Stay for death row magpie

The territorial maggie’s death sentence has sparked the interest of fans across the Tweed and beyond.
The territorial maggie’s death sentence has sparked the interest of fans across the Tweed and beyond.

A TWEED Heads magpie sentenced to death has been granted a temporary pardon, thanks to community concern and outrage.

New South Wales National Parks and Wildlife Services spokesman Lawrence Orel said the bird's high profile might have saved its life.

"At this stage the bird has not been destroyed and since it has become so high-profile the community are now aware of its location and they know to be careful," Mr Orel said.

"We have considered trapping and relocation, but now we will just wait and see what happens. It is something we will monitor."

Newspapers, television and radio jumped into the magpie debate, with hordes of people taking to Facebook and The Daily News website to voice their opinion over the bird's fate.

The outrage began when Tweed Heads father George Croft was left fuming after his daughter Samantha was attacked by the magpie while walking home from school behind Industry Dr, Tweed Heads South.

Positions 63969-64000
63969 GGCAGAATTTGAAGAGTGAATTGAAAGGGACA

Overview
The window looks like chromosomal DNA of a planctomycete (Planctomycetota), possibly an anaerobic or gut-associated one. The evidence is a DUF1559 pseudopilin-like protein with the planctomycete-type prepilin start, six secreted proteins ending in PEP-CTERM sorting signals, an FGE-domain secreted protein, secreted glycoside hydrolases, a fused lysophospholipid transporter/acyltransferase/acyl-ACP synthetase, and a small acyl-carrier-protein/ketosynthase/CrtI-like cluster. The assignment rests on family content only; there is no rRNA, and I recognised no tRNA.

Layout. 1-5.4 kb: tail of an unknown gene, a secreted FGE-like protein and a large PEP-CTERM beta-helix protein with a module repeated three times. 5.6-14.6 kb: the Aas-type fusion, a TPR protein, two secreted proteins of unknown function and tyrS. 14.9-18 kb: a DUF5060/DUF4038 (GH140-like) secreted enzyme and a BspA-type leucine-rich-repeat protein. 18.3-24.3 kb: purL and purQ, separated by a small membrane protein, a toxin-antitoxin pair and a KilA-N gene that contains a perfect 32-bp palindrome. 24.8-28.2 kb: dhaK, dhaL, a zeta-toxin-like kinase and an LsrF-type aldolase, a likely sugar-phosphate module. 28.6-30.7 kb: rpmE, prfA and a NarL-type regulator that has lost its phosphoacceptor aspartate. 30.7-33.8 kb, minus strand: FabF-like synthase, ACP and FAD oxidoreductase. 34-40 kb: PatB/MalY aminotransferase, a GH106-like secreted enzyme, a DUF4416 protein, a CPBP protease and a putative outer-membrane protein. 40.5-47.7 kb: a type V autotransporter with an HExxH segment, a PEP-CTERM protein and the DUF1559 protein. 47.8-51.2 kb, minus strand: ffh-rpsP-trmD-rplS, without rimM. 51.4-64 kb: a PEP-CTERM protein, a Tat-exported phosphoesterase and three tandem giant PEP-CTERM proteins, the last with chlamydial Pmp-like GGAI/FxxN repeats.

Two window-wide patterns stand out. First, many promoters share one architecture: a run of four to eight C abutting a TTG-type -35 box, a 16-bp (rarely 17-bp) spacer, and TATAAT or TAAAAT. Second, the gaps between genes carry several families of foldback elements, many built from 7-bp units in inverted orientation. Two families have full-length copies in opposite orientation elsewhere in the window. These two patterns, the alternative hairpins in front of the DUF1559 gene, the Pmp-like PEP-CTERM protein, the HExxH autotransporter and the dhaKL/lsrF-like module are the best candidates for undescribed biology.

NPWS then directed Tweed police to shoot the bird after Mr Croft provided the department with enough evidence to warrant the magpie be destroyed.

However Tweed police Inspector Greg Jago said police had refused to shoot the offending magpie amid safety concerns for the public.

"Police have safety concerns about using a firearm in an area that is populated by human beings," Insp Jago said.

"This is in accordance with NSW Parks and Wildlife Services; it has been discussed that trapping the bird will be more appropriate."

Mr Croft said his main objective was never to have the magpie killed. Instead, he was just trying to make the area safer for his daughter and other residents.

"It would be nice if the bird was just captured, then we could all have piece of mind," Mr Croft said.

"This was never about punishment; I just wanted to put a stop to it.

"If the problem can be solved without killing the bird then it's a win-win situation.

"This is what I wanted when it first happened, for the bird to be captured, but I was told it could not be done because there would be a cost involved.

"If the bird can be removed then we have achieved our objective."

Topics:  tweed heads

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